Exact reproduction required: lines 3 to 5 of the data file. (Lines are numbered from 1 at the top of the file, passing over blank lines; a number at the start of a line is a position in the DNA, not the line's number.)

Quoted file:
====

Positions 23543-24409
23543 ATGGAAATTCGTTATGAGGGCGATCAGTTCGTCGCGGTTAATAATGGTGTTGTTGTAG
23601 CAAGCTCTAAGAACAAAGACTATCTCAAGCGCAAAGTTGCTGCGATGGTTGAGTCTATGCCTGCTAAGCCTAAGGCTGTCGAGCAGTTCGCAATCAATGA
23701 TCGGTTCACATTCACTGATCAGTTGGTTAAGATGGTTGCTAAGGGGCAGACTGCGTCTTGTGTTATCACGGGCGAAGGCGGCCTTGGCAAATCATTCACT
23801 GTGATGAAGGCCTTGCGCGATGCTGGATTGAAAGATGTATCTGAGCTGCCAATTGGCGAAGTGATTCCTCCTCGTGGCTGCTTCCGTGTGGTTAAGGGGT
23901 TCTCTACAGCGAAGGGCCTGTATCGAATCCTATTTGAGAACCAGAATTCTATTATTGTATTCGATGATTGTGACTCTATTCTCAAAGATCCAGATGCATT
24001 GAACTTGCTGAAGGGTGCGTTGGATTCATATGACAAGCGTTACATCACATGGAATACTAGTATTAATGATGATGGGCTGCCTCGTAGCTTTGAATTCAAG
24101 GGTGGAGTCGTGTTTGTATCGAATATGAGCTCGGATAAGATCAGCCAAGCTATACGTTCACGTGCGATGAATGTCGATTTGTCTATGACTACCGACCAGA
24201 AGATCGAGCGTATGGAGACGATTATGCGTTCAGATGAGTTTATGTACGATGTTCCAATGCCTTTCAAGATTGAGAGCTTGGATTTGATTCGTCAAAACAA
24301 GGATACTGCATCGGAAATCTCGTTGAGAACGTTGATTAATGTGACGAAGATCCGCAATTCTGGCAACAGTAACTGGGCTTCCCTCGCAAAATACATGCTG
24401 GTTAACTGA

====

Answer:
23601 CAAGCTCTAAGAACAAAGACTATCTCAAGCGCAAAGTTGCTGCGATGGTTGAGTCTATGCCTGCTAAGCCTAAGGCTGTCGAGCAGTTCGCAATCAATGA
23701 TCGGTTCACATTCACTGATCAGTTGGTTAAGATGGTTGCTAAGGGGCAGACTGCGTCTTGTGTTATCACGGGCGAAGGCGGCCTTGGCAAATCATTCACT
23801 GTGATGAAGGCCTTGCGCGATGCTGGATTGAAAGATGTATCTGAGCTGCCAATTGGCGAAGTGATTCCTCCTCGTGGCTGCTTCCGTGTGGTTAAGGGGT